Simona Lukminaitė is a Lithuanian scholar specializing in intellectual history and history of education in Japan, particularly during the Meiji period. She is currently a PhD candidate at Osaka University and her subject of research is literature, physical education (with a particular focus on martial arts), and aesthetics in the education of women.
Materials in Japanese:
Amano Haruko天野晴子(2008) “Women’s education in Edo Era”「江戸時代の女子教育について–往来物を通してみる女性の教育と生活」『生活文化研究所年報』 21, 3-20, ノ-トルダム清心女子大学生活文化研究所.
Asuka, “Mushō zadan”, Vol.1 No.8, 1938, pp. 10-12.「撫象座談」『明日香』第１券第８号, 古今書院, 1936年, 10−12項.
Hoshino Tenchi星野天知著（1983）『黙歩七十年』明治大正文学回想集成, 9, 日本図書センター.
Inoue Teruko井上輝子(1969)「巌本善治の文学論」 文学 / 岩波書店 [編] 37(10) pp. 97～110東京 : 岩波書店.
Inoue Teruko 井上輝子（1971）『「女学雑誌」の執筆者構成 明治二十年代ジャーナリズム構造解明のための試験』立教大学.
Ishizuki Shizue 石月静恵（2007）『近代日本女性史講義』世界思想社.
Ishikawa Matsurō石川松太郎編纂（1973）『日本教科書大系 往来編 第15巻 女子用』講談社.
Ishikawa Matsutarō 石川松太郎編（1977）『女大学集』平凡社.
Isozaki Yoshiharu 磯崎嘉治 (1975)「巌本善治の出版活動 − 西片町文化, 揺籃の地をめぐって」 出版研究 / 日本出版学会編. 東京 : 日本出版学会 ; 東京 : 出版ニュース社, (通号 6) pp.160-174.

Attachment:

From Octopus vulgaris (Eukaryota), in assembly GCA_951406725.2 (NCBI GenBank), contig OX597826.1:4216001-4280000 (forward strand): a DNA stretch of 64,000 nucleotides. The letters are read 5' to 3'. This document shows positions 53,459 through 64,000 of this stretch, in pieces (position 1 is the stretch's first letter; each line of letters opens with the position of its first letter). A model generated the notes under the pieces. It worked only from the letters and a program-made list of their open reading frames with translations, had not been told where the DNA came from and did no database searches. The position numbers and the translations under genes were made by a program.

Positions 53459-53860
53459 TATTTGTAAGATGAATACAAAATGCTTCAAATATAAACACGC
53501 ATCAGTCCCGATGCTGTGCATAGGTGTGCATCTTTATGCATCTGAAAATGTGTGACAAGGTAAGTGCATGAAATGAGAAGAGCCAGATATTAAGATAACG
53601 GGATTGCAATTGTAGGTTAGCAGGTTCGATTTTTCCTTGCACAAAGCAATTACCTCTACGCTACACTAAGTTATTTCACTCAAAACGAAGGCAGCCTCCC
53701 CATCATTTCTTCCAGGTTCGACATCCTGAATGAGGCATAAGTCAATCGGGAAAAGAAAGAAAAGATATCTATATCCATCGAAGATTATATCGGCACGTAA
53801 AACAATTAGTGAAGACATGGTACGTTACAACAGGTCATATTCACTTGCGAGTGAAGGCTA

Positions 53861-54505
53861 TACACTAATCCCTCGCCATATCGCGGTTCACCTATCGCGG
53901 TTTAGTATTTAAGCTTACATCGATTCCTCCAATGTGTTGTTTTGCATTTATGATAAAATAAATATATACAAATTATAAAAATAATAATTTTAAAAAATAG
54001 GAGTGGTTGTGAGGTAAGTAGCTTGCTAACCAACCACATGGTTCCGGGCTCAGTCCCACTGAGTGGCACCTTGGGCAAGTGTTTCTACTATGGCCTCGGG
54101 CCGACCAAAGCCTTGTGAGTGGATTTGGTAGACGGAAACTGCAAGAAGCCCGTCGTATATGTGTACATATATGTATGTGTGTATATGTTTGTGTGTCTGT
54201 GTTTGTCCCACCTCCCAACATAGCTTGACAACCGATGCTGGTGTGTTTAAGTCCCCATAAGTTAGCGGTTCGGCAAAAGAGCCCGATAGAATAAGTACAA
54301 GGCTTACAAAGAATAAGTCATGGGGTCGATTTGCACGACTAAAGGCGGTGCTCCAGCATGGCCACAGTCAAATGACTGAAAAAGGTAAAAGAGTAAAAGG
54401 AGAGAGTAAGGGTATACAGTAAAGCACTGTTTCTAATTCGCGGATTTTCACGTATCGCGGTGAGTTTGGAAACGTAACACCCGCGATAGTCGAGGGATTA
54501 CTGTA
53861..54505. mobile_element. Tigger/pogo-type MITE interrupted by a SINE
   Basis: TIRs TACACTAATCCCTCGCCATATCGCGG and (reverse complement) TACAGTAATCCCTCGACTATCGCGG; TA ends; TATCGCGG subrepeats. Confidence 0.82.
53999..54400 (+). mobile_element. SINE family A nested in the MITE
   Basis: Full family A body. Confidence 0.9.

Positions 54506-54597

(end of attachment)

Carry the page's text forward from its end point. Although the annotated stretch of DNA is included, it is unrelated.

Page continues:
Jogaku Zasshi (1966-1967) Tokyo: Rinsen Shoten.
Kinoshita Hiromi 木下比呂美（1985）「巌本善治の女子教育思想：近代的家庭の創造と婦人の人間的発達」『教育学研究』Vol.52, No.2, pp.153-163.
Nakajima Misaki中嶋みさき（1992）「巖本善治の人権・女権論の展開:女子教育論の前提として」 『東京大学教育学部紀要』31巻, pp. 65-73.
Nishida Taketoshi 西田長寿 (1966)『明治時代の新聞と雑誌』日本歴史新書.
Wagatō no joshi kyōiku『吾党之女子教育』(1892) 明治女学社.
Materials in English:
Brownstein, Michael C. “Jogaku Zasshi and the Founding of Bungakukai.” Monumenta Nipponica 35, no.3 (1980): 319-336.
Copeland, R. L. and Ortabasi, M. The Modern Murasaki: Writing by Women of Meiji Japan. Columbia: Columbia University Press, 2006.
Copeland, Rebecca L. Lost Leaves: Women Writers of Meiji Japan. Honolulu: University of Hawai’i Press, 2000.